Israel's new foreign minister will head to the United Arab Emirates next week for the first-ever visit by a top Israeli diplomat to the Gulf Arab country, the ministry said Monday.
Foreign Minister Yair Lapid's trip comes after the two countries normalised relations last year in an agreement brokered by the Trump administration, the first of four similar deals with Arab states that had long shunned Israel over its conflict with the Palestinians.
Both Israel's new government and the Biden administration have said they hope to reach similar accords with other Arab states. Israel and the UAE have meanwhile continued working to deepen ties despite last month's Gaza war.
The Israeli Foreign Ministry said Lapid will visit the UAE between June 29-30, and will inaugurate an Israeli Embassy in Abu Dhabi and a consulate in Dubai.
“Ties between Israel and the UAE are an important relationship, the fruits of which will be enjoyed not only by the citizens of the two countries, but by the entire Middle East,” it said in a statement.
Lapid was the driving force behind a new Israeli government sworn in just over a week ago that ended Benjamin Netanyahu's record 12-year run as prime minister. Netanyahu and Trump had held up the agreements with the UAE, Bahrain, Sudan and Morocco as among their biggest achievements.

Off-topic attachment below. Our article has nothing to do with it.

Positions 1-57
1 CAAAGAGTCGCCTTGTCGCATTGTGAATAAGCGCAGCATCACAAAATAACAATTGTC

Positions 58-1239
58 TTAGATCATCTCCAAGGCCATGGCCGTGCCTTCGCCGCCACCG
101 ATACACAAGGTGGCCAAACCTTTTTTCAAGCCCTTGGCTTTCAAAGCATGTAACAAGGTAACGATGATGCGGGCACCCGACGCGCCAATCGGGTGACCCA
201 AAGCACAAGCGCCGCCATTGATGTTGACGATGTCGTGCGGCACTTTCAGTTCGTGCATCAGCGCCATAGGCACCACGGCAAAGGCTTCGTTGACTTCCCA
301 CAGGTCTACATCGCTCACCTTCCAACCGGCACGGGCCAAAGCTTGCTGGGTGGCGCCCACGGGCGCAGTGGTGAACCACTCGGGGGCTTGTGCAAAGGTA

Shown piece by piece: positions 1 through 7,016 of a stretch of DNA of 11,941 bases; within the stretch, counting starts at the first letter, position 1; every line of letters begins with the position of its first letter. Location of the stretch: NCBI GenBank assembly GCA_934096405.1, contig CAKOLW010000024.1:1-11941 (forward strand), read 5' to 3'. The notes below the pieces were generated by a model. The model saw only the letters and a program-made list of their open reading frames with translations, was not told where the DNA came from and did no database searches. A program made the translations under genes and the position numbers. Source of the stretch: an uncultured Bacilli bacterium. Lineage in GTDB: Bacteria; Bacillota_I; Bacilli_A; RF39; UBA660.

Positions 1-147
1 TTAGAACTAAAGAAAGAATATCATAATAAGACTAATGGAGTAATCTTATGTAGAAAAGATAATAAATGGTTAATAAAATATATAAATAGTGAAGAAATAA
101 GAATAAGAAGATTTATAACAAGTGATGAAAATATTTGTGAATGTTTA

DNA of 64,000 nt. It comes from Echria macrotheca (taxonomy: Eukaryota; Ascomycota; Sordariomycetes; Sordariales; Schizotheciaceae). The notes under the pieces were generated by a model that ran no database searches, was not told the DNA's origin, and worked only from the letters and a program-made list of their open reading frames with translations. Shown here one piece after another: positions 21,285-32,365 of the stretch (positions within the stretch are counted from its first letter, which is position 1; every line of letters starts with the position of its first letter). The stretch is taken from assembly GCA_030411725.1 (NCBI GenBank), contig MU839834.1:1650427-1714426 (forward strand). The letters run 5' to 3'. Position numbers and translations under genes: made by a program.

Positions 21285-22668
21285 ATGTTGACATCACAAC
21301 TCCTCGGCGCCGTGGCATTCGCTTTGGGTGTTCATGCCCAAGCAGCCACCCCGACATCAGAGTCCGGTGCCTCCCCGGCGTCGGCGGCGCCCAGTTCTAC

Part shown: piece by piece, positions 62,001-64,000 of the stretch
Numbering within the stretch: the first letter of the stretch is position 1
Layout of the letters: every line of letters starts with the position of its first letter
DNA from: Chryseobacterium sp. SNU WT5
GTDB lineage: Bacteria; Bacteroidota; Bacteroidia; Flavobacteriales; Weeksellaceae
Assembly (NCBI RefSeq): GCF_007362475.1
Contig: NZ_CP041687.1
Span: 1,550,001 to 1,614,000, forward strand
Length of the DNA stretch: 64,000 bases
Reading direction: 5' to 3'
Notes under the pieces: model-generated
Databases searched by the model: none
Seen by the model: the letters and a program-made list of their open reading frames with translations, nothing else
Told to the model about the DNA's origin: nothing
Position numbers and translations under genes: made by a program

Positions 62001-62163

Israelis have flocked to the UAE since the agreement was reached to enjoy futuristic Dubai. The UAE is a major global travel hub, and normalization has made it much easier for Israelis to travel further afield. The two countries have also signed a raft of agreements to cooperate in commerce, technology and other fields.
Shortly after the accord was reached, the Trump administration authorized the sale of 50 advanced F-35 fighter jets to the UAE, which would make it only the second country in the Middle East, after Israel, to acquire them.
The Biden administration put that agreement on hold in January after it drew fierce criticism from Democrats in Congress, who argued that the sale had unfolded too quickly and without sufficient transparency. But in April, the administration decided to proceed with the $23 billion arms sale, saying it would work with the UAE to ensure adherence to human rights standards and the laws of war.
The Palestinians strongly criticised the normalisation agreements because they broke down a longstanding Arab consensus that recognition of Israel should only be granted in return for concessions in the peace process, which has been moribund for more than a decade.
Even before the normalisation agreements, Gulf Arab countries had been quietly cultivating closer ties with Israel over their shared concerns about Iran.